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Dean Skelos' attorney urges judge not to impose harsher sentence

Dean Skelos exits a federal courthouse in Manhattan

Dean Skelos exits a federal courthouse in Manhattan during his retrial in July. Credit: Charles Eckert

A lawyer for former Senate leader Dean Skelos has urged U.S. District Judge Kimba Wood in a new court filing to disregard prosecution calls for him to get a harsher sentence on corruption charges because of allegedly misleading testimony to the jury at his retrial.

“In arguing for an increased sentence, the government focuses narrowly on Mr. Skelos’ testimony and employs inflammatory and overblown rhetoric to do so,” defense lawyer Robert Gage told Wood, urging the judge to focus on Skelos’ public service and commitment to his family.

Skelos, 70, of Rockville Centre, is scheduled to be sentenced on Wednesday, following his July conviction of conspiring to use his Albany clout to help his son Adam, also convicted, get paid $300,000 by a developer, a stormwater contractor and a medical malpractice insurer.

After a 2015 conviction on the same charges, later reversed, Wood sentenced Skelos to five years in prison. Prosecutors last week urged a stiffer sentence because unlike his first trial, Skelos took the stand at his retrial and, they said, tried to minimize his responsibility for criminal behavior.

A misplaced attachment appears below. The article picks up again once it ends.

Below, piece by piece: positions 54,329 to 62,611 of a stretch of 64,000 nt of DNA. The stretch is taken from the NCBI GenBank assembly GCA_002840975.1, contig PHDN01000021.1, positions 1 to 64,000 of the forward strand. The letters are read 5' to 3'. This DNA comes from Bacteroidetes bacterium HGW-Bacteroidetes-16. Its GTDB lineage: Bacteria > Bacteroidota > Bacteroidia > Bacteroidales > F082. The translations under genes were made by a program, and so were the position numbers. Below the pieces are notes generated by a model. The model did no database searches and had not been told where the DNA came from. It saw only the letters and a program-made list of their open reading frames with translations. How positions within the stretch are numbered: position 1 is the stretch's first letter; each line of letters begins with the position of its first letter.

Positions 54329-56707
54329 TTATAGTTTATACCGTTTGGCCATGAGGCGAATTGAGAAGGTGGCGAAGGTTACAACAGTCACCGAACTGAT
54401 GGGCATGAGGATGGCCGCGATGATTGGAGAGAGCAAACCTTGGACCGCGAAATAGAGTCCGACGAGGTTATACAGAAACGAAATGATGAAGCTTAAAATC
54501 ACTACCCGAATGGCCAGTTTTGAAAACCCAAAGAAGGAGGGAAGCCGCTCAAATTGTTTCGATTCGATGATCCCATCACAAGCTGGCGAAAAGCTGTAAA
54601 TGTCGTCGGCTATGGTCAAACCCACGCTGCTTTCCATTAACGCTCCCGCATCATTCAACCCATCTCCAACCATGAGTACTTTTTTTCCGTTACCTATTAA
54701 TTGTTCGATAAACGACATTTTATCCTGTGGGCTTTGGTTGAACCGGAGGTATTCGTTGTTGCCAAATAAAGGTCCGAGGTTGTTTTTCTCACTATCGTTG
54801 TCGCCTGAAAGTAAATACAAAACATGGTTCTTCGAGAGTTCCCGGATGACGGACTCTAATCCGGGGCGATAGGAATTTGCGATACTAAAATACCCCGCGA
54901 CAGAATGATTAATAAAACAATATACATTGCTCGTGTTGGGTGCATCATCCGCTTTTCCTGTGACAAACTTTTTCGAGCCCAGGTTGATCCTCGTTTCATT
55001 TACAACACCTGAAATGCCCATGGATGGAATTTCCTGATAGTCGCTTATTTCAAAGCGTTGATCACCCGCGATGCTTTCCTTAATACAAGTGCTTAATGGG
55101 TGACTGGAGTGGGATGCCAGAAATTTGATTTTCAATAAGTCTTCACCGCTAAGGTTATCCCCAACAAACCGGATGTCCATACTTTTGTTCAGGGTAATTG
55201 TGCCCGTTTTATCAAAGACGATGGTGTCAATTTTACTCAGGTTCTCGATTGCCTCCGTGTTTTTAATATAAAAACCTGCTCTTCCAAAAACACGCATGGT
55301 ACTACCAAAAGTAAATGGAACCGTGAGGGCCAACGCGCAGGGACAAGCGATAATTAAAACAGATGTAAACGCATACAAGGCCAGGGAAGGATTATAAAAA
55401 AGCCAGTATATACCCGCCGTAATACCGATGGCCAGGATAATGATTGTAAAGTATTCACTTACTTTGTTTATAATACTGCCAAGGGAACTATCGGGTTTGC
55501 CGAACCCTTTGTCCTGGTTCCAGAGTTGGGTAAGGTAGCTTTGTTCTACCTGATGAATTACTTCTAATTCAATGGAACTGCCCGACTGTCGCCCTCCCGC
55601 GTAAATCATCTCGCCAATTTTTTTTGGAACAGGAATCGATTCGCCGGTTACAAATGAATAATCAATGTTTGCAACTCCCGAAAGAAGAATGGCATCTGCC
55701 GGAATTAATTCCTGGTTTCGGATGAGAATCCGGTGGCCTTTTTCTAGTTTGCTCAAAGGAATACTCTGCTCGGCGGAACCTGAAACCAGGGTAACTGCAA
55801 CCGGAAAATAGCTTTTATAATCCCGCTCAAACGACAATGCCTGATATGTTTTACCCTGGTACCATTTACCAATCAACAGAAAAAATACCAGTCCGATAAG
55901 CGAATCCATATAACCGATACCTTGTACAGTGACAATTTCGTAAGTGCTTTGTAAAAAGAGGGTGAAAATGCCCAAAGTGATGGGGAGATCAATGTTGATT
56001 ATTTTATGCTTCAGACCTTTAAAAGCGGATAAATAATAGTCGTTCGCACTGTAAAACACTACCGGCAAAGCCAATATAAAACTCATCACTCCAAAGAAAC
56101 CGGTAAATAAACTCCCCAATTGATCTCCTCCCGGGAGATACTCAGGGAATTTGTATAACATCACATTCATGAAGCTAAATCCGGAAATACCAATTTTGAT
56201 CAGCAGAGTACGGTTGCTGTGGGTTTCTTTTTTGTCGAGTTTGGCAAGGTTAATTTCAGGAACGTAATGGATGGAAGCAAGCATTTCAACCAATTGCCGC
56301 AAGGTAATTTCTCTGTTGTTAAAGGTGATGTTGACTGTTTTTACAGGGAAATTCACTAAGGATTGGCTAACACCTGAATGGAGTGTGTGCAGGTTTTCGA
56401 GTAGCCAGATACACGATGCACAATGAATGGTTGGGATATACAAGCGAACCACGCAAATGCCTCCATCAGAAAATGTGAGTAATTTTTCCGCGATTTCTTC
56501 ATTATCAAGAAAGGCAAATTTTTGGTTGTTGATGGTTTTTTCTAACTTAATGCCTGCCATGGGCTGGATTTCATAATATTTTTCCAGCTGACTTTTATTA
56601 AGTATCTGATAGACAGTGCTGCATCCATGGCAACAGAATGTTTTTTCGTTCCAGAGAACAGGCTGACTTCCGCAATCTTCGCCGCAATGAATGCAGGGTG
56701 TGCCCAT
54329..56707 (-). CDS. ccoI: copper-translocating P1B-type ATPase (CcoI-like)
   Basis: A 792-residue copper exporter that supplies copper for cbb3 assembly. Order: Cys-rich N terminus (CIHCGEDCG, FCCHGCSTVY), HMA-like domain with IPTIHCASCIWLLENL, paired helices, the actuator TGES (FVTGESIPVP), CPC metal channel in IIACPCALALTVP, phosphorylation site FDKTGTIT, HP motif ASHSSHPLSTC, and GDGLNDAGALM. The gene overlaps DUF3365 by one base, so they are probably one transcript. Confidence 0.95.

The government cited a litany of allegedly disingenuous testimony — ranging from claims that Skelos saw “nothing wrong” with mixing legislative business and efforts to get Adam jobs, to mischaracterizing a Nassau County bar association ethics opinion on legislative positions linked to clients of his law firm.

Prosecutors want him to get at least as much time as Adam Skelos got at the first sentencing, 6-1/2 years. Gage, in his reply filed late Monday, suggested a sentence of less than two years, saying the government exaggerated credibility issues involving Skelos’ testimony.

But he cited only one example — prosecutors’ complaint that Skelos tried to explain his use of coded language with Adam on wiretaps by falsely telling jurors that former U.S. Attorney Preet Bharara had created “paranoia” by saying in speeches he could “wiretap anybody.”

Bharara, Gage said, had done just that — saying in a 2014 speech that he had the power to “wiretap all of you.”

Prosecutors, the defense lawyer said, were trying to distract the judge from her duty to sentence the “whole person” and pay attention to his “history of public service, lifelong compassion for others, commitment to family, declining physical and mental health, and age.”

In an earlier sentencing memorandum, Gage said Skelos is suffering from depression and drinking more, and has become a key emotional support for his two autistic grandchildren in the wake of the breakup of Adam’s marriage.

Skelos claimed at trial that his behavior was the result of trying too hard to help his troubled son.

Adam Skelos, who will also be sentenced on Wednesday, has told Wood that he is overcoming substance abuse problems and has also asked for leniency.